Educational Impacts in the North Conference Wrap Up: What We Learned about Building Inclusivity in Higher Education

Kaitlin SchillingBlogs, Conference Wrap Up

Access to education is at the heart of everything we do, and we are always looking to enhance our knowledge and learn what others are doing to best support students, staff, and faculty here in Manitoba. One of our Virtual Help Desk Navigators, Kaitlin Schilling, recently visited Prince George, B.C. to attend UNBC’s “Educational Impacts in the North” Summit.

The 2019 Educational Impacts in the North Summit space.
The University of Northern British Columbia hosted the 2019 Educational Impacts in the North Summit. (UNBC Photo Gallery)

Co-hosted by the B.C. Council for International Education (BCCIE) and the University of Northern British Columbia (UNBC) Centre for Teaching, Learning, and Technology, “Educational Impacts in the North-Summit 2019: Building Towards Inclusivity, Ways of Knowing, and Internationalization in Education” encouraged talks about the future of teaching and learning, and what inclusivity looks like.

Q: What was one thing you learned?

Kaitlin: This conference was a fantastic opportunity to learn about different approaches to inclusivity, ways of knowing, and internationalization in education not only within British Columbia but Canada. Two programs that really stuck out to me were the Math Catcher Program and the First Peoples Principles of Learning.

Q: What was one thing that inspired you?

Kaitlin: I was inspired by the idea that education is a relationship and as such, we need to nurture it. This means being cognizant of our spaces and the templates that we, as individuals bring to teaching and learning. The main takeaway from this conference was the importance of knowing yourself, your biases, stereotypes, and cultural indifferences (i.e., your own personal template) and what you bring into learning spaces.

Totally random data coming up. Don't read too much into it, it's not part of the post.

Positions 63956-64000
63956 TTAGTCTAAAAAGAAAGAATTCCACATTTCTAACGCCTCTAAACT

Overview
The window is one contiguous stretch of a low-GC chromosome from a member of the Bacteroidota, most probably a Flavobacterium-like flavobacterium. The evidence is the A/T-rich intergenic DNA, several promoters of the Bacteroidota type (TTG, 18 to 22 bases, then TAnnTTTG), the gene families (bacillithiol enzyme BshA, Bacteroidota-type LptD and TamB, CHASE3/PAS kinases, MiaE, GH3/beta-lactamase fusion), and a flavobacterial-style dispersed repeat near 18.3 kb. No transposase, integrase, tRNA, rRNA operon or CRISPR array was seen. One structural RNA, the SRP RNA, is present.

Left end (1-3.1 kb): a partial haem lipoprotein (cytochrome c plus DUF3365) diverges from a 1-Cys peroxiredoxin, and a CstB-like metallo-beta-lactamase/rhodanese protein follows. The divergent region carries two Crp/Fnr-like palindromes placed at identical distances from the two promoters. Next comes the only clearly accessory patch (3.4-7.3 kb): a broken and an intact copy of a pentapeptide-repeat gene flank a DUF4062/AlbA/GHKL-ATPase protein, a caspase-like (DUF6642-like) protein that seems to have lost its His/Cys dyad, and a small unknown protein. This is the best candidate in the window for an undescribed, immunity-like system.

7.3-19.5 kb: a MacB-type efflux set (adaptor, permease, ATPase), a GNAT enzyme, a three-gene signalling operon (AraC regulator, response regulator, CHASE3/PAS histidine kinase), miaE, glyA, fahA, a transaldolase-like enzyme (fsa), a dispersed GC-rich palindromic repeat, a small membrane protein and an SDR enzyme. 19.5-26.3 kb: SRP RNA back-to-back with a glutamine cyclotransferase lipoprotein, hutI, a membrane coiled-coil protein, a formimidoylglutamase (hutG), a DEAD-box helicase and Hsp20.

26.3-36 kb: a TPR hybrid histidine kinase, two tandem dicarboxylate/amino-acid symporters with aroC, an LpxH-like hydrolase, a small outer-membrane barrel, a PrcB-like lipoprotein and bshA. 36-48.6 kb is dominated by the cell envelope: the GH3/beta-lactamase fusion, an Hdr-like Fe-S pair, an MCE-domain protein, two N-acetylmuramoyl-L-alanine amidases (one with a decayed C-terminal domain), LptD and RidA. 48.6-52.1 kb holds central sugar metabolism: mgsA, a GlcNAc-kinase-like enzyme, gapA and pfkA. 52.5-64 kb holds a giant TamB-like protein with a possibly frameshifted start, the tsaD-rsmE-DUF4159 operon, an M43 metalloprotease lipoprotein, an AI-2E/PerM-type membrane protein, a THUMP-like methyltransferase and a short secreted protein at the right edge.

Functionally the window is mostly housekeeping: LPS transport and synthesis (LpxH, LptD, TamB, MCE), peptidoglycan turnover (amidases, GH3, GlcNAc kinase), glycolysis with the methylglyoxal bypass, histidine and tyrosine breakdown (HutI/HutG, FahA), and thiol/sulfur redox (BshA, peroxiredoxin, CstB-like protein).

Q: Who did you most enjoy hearing from?

Dr. Leroy Little Bear, keynote speaker at the 2019 Educational Impacts of the North.
Dr. Leroy Littlebear was a keynote speaker at this year’s conference. (Youtube)

Kaitlin: One of the keynote speakers, Dr. Leroy Little Bear, opened a wonderful discussion that carried throughout the conference. Dr. Little Bear noted that “one of the things we’ve been [talking] about for the past few years has been trying to get people to understand the thinking processes that we carry around and that we use on an everyday basis and we each bring our own templates to how we interpret things.”

Q: What was one thing that moved or impacted you?

Kaitlin: I greatly appreciated the interactive sessions and amazing discussions that followed. There were a lot of talks and brainstorms about what institutions and individuals are doing and could be doing to build more inclusive environments in higher education. Specifically, they are taking an intercultural approach with regards to higher learning and understanding the role we each take in creating safe spaces for students.

Q: What is one thing you hope to see going forward?

Kaitlin: As John D. Caputo writes, “we never are what we are. Something different is always possible.” We are always looking for ways to support higher education and work collaboratively with our partners to provide access to education. I look forward to seeing people in Manitoba continue their dedicated work towards building inclusive post-secondary education for their learners in a way that is respectful, supportive, and genuine.

Campus Manitoba is a consortium of Manitoba’s public universities and colleges. Through collaborative projects and shared services, we facilitate student mobility and expand access to post-secondary programs for students in Manitoba. In addition to, our websites include, and